The Animal Legal Defense Fund has released its annual analysis of the 50 U.S. states and what their laws do–or don’t do–to protect animals or how animals are classified under laws in the state. The laws can be wide ranging, from agriculture to pets to the rights of evacuees to take their pets when fleeing from a storm or forest fire.
For the third consecutive year, Illinois held the top spot alone in the rankings, thanks to its wide array of animal protection laws. Alaska showed the most improvement, moving from 44th last year to 37th overall this year. Alaska’s improved ranking was linked to its enactment of stronger felony penalties and for criminalizing the sexual assault of animals.
West Virginia, Minnesota, Oklahoma and Arizona all improved their standings because, in part, these states adopted laws that allow animals to be included in domestic violence protective orders. Many other states moved up in this year’s report as well.
Nevertheless, Kentucky, once again, had the infamous distinction of having the weakest laws in the nation?a position it has held since 2007.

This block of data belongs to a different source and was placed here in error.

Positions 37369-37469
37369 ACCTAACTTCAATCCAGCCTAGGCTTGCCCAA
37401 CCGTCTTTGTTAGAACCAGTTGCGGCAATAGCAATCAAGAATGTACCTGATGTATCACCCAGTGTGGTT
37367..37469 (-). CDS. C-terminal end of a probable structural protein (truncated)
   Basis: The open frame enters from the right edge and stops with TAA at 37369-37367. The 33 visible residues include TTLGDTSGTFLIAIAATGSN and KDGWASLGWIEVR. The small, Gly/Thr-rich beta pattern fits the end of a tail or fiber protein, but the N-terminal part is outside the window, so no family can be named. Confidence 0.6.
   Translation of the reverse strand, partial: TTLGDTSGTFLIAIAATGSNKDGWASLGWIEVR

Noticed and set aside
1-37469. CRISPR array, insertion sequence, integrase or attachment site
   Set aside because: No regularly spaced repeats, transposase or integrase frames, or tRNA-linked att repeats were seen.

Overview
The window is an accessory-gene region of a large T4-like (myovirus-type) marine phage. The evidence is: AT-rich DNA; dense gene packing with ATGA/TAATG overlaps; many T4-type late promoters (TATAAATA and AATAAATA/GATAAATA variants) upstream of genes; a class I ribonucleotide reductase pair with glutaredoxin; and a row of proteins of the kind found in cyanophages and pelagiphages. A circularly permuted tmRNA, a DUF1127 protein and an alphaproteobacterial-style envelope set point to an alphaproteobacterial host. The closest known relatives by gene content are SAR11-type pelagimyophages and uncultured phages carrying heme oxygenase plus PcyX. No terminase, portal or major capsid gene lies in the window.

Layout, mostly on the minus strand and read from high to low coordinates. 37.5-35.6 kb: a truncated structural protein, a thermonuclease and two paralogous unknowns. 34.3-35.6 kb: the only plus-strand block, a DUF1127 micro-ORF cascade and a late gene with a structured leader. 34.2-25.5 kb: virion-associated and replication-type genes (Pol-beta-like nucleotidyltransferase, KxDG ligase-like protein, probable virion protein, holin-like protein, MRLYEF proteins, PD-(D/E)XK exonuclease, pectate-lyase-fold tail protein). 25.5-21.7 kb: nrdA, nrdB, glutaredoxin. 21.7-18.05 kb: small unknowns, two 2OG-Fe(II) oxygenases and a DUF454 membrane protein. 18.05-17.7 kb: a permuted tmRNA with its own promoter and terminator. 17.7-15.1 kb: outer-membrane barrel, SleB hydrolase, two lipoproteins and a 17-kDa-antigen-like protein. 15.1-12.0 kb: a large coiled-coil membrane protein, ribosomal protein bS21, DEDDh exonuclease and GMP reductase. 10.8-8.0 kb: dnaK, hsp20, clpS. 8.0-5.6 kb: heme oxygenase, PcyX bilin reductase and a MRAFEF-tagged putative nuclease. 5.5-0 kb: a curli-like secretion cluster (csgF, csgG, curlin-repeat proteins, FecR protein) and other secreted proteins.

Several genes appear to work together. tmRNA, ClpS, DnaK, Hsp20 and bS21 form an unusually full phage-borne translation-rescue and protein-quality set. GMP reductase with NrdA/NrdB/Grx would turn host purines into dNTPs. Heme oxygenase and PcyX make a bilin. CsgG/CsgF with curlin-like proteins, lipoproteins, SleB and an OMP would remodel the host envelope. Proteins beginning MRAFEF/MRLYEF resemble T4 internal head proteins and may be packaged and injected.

The study is a little questionable in that you can’t directly compare one state to another, since the same laws and issues aren’t present in all states, but you can get a general idea of how concerned state legislatures are about being proactive about animal legislation.
The top five states for progressive animal legislation in 2010 were: 1. Illinois, 2. Maine, 3. Michigan, 4. Oregon, 5. California.
And the worst five? Perhaps you shouldn’t jump to too many conclusions, but here they are: 46. Iowa, 47. Mississippi, 48. Idaho, 49. North Dakota, 50. Kentucky.
Remember that these standings are based on laws related to all animals, and certainly can’t be used to judge how horses are treated. A law protecting lab animals, for instance, or changing zoo regulations, might possibly help elevate a state in the overall standings but mean nothing to how horses are protected under state laws.
Surely Kentucky’s new horse welfare legislation–House Bill 39, signed into law by Governor Beshear back in June in front of Man o’ War’s statue at the Kentucky Horse Park–wasn’t just a publicity stunt to appease World Equestrian Games critics. I wonder how many times it’s been enforced. That should have helped move the Bluegrass up in the national standings but it does not seem to be the case.
I think that touting that legislation as the “nation’s first” means that it is the first to single out horses specifically; perhaps the problem is that it leaves other species unprotected in Kentucky.
Governor Beshear signed Kentucky’s horse protection legislation into law in June of 2010. The new law didn’t get Kentucky out of the animal legislation cellar, though.
The ALDF has a document download page with many more details from the study. The Jurga Report’s article on the 2009 report of the ALDF predicted that Kentucky would rise from the cellar.